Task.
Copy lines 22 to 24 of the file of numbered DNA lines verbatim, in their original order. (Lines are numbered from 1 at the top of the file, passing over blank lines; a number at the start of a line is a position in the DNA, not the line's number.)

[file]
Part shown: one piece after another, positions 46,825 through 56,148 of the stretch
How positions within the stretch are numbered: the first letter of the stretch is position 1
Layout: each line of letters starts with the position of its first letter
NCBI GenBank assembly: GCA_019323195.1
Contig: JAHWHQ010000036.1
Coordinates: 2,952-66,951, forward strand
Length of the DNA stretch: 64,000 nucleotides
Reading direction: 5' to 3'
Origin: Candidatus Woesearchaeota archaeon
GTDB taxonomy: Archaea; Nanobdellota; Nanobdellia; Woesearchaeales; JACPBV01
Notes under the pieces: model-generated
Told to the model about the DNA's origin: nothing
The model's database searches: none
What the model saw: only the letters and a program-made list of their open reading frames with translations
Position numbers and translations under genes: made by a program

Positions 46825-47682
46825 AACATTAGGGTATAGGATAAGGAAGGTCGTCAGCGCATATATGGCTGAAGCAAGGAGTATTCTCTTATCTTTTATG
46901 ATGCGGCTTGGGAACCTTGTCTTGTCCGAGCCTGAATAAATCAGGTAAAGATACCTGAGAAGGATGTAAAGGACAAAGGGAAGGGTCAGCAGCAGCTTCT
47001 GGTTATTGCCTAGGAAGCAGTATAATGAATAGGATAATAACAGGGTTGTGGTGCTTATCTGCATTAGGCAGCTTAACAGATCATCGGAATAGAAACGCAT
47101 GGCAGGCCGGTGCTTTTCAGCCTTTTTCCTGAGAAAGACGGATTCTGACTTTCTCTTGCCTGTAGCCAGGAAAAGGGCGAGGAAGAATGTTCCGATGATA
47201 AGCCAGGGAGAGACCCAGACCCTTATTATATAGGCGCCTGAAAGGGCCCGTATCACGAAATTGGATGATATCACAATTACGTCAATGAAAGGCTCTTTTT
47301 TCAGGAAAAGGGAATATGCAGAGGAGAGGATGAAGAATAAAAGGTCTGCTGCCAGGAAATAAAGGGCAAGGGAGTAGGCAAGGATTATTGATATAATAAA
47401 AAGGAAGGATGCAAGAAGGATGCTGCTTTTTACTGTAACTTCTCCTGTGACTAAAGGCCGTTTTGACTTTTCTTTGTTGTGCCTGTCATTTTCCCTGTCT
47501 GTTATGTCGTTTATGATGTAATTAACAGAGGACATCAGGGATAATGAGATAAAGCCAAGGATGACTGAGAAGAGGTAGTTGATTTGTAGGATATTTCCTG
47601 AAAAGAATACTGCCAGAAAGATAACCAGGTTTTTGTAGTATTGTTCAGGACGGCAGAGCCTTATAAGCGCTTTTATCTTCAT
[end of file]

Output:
47301 TCAGGAAAAGGGAATATGCAGAGGAGAGGATGAAGAATAAAAGGTCTGCTGCCAGGAAATAAAGGGCAAGGGAGTAGGCAAGGATTATTGATATAATAAA
47401 AAGGAAGGATGCAAGAAGGATGCTGCTTTTTACTGTAACTTCTCCTGTGACTAAAGGCCGTTTTGACTTTTCTTTGTTGTGCCTGTCATTTTCCCTGTCT
47501 GTTATGTCGTTTATGATGTAATTAACAGAGGACATCAGGGATAATGAGATAAAGCCAAGGATGACTGAGAAGAGGTAGTTGATTTGTAGGATATTTCCTG